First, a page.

IMPLICATIONS: But times are changing. While rebel groups have been somewhat weakened by the murder of Aslan Maskhadov in March 2005 and murders of some other leading field commanders, the influence of Kadyrov’s son and de facto successor in the republic is constantly growing. The former commander of the Presidential Security Service has gradually – since his father’s murder – been promoted by Moscow up to his present role as prime minister of the republic. Although the presidency has formally been “passed on” to Alu Alkhanov, a person viewed in Chechnya as being of little importance, military and political power remains concentrated in the hands of the Kadyrov clan. The Kremlin’s backing of the young Ramzan was supposed to protect the gains made through “Chechenization”. Ramzan’s life was to be on the line as a guarantee for the oaths and promises once made by his father. This was meant not only to provide effective assurance of continuity of Moscow’s past policy – just as his father had done – but also to ensure security for “Kadyrovized” rebel movement members from any attacks, whether by Russian generals or by enemies from the ranks of the different pro-Moscow Chechen factions. The result has been the closing of the ranks of Kadyrov supporters (kadyrovtsy), who today number at least 5,000 armed men, who are holding out despite occasional betrayals by various individuals and their flight to the camp of the separatists. Their identification with the younger Kadyrov is also growing. A no less important point is the growth of Ramzan’s influence among the Chechen population. Partly because of a clever media propaganda campaign and partly through his deeds, Ramzan has managed to gain the sympathy of many ordinary Chechens who see him as a guarantor of stability and of the country’s renewal. Rubble is finally being cleared away, roads, bridges and administrative buildings are being built, the number of so-called block posts is declining, and even residential buildings are being repaired, mostly in the downtown area of the capital. People have also been moved by seemingly trivial things that awaken strongly nostalgic reminiscences of pre-war Grozny, like the reconstruction of the House of Fashion and the building of a public fountain downtown. These signs of a peaceful life have unimaginable value to ordinary Chechens and are connected in people’s minds with Ramzan. Energetic campaigns by Kadyrov Jr. aimed at stopping the “moral decline of the Chechen nation” (like the banning of slot machines, casinos, the fight against prostitution, alcoholism etc.) are especially popular with older Chechens, while his success at a relatively young age and his influence have secured him a certain admiration among young people, some of whom have even started to imitate him. For his image as a Chechen devoted to his people, he has gone so far as to have been heard saying: “If the [Chechen] people demand that we fight against Russia, we shall obey.” Some of his pronouncements have been clearly nationalistic, and with a little effort one might even hear separatist undertones and demonstrative efforts to get as much money and sovereignty from Moscow as possible. He is ever more clearly permitting himself to criticize Moscow. This also gains him sympathy among the population and takes “electoral support” away from the separatists.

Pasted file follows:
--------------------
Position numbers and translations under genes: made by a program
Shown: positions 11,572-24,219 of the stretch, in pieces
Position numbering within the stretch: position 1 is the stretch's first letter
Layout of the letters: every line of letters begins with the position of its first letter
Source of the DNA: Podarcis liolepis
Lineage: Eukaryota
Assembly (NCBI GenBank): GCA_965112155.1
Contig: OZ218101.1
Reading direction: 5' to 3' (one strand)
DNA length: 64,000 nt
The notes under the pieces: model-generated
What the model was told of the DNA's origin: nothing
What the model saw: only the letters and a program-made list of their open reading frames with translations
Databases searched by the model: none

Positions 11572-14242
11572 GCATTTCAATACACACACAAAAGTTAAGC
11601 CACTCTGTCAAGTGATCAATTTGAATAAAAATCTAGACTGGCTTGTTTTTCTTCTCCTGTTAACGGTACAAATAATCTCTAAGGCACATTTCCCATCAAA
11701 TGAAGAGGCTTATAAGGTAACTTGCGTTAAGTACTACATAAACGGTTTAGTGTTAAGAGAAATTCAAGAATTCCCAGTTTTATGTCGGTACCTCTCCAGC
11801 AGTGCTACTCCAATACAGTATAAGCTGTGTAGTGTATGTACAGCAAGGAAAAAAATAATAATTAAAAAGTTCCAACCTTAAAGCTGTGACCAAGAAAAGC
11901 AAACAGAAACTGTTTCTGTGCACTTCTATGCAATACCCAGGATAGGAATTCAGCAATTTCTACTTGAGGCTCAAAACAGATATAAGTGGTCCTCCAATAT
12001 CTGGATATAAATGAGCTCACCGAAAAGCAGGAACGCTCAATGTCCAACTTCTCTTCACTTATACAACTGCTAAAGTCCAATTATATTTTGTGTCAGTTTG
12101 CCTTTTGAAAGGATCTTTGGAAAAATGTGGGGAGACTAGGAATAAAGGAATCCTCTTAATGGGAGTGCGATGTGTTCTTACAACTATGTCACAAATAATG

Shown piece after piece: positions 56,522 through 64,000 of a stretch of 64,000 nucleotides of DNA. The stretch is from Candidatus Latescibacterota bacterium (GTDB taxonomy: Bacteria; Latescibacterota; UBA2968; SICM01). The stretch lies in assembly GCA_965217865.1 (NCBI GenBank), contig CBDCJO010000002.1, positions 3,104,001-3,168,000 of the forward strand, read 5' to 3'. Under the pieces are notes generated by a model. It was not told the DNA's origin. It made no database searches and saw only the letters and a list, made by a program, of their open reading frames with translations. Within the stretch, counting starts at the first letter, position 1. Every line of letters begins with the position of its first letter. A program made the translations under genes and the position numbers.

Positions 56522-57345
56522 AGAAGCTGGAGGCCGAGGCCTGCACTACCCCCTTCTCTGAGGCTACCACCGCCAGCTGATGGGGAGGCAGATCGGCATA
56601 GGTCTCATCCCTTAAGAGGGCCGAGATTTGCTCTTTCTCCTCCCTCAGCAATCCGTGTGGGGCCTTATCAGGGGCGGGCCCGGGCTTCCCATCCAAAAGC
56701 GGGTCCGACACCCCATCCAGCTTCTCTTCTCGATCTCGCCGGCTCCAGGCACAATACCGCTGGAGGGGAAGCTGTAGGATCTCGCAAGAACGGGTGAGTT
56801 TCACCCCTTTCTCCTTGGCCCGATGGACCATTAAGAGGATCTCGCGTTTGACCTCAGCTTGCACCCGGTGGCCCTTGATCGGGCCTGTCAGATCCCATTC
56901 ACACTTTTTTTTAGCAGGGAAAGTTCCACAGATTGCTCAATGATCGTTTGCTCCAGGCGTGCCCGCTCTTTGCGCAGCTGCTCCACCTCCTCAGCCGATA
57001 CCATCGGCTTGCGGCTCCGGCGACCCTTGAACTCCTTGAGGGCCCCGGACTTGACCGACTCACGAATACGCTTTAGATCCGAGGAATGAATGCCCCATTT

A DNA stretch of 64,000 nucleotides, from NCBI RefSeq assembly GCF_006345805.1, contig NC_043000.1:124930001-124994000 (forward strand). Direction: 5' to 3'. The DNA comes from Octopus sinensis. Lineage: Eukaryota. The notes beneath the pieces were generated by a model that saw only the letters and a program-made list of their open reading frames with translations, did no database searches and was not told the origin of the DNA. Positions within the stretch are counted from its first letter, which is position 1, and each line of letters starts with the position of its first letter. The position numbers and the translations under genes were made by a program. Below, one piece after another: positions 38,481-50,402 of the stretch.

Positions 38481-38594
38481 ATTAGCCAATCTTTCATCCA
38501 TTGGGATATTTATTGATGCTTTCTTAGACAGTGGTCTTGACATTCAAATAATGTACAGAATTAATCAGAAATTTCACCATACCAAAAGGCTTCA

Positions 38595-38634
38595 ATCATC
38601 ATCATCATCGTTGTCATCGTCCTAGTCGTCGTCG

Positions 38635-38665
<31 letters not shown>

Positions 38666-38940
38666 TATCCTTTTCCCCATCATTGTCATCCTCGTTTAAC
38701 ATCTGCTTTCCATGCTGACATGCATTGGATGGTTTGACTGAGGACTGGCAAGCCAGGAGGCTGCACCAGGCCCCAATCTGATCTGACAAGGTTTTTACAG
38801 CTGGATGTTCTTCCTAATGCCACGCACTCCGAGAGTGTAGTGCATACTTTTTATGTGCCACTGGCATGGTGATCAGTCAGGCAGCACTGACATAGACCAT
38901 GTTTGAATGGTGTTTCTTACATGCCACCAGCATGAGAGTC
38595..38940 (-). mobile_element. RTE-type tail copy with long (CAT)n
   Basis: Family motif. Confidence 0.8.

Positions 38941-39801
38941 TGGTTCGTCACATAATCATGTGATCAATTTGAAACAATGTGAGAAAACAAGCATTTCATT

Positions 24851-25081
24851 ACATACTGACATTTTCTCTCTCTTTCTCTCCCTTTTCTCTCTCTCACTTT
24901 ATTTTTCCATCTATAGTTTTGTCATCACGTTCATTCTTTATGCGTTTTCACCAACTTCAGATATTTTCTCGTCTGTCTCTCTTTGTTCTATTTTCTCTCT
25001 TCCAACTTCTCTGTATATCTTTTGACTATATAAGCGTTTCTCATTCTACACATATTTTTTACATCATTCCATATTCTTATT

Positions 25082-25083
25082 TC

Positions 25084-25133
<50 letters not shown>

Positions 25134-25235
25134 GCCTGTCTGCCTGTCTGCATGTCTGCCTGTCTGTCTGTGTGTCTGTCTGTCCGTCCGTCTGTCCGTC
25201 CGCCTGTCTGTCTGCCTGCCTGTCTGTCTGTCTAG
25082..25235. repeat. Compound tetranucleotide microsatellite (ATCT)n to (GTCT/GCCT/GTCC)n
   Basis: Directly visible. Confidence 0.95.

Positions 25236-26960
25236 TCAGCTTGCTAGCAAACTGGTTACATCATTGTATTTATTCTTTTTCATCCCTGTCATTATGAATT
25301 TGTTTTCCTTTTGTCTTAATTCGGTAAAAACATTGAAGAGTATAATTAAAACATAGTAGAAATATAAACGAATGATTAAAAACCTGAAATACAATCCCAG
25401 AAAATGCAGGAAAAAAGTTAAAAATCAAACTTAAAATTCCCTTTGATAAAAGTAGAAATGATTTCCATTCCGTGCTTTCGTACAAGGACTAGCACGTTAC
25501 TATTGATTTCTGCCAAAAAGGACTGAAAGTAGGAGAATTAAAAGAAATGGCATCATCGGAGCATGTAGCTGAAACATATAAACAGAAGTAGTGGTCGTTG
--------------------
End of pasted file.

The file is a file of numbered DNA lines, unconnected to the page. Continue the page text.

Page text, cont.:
CONCLUSIONS: It seems that instead of the policy of “Chechenization” promoted by the Kremlin, the era of “Kadyrovization” has definitely entered full speed. Through its own actions, Moscow has contributed to the creation and consolidation of a disproportionally strong internal force in the republic, resting both on the support of the population and on armed units. Edilbek Khasmagomadov stated it quite succinctly: “The advantages created for him by central federal authorities have let him transform himself into the sole politician. Since he has no real opponents in the country who could challenge him for his position, being the absolute master of Chechnya, Ramzan Kadyrov is naturally beginning to play the role of opposition in relation to the federal government. Thus he is starting to promote other regional and national interests.” While overlooking some of Ramzan’s clearly populist remarks like the one cited above, his ever growing real power in the republic is letting him take an open stance against the federal government if and when he feels that federal authorities are hurting his interests or those of the Chechen Republic. We are also witnessing a paradoxical situation: the weaker the separatists become, the less dependent Kadyrov’s people become on Moscow, thereby also lessening the need to take Moscow’s wishes into consideration. A new strategic situation is thus arising, in which it is now in Ramzan’s vital interest to suppress the separatists as much as possible, while Putin would benefit from a certain degree of presence of the separatist factor as a way to ensure the loyalty of Kadyrov Jr . Indeed, as a result of the marked strengthening of kadyrovtsy, their numbers and their connections, the time would seem to be irretrievably past when it would have been enough to back the Gantamirov clan or Yamadayev’s militants, each having only several hundred armed men. Although the modern history of Chechnya has seen more abrupt transformations, it would be misleading to predict that Ramzan would turn out to be a separatist in the Dudayev mold. It is, however, true that with its “one-clan” policy; the Kremlin has strongly limited its own room for maneuver. Should the Kremlin want to get rid of Ramzan or rein him in, for instance during the forthcoming 2008 presidential elections in Chechnya, for which Ramzan takes his candidacy for granted, it will likely meet strong resistance from the young Kadyrov, whose confidence and demands will strengthen in direct proportion to his cognizance of this fact.
AUTHOR’S BIO: Dr. Emil Souleimanov is senior lecturer at the Department of International Relations, Charles University in Prague, Czech Republic. He is author of “An Endless War: The Russian-Chechen Conflict in Perspective“ (Peter Lang, autumn 2006)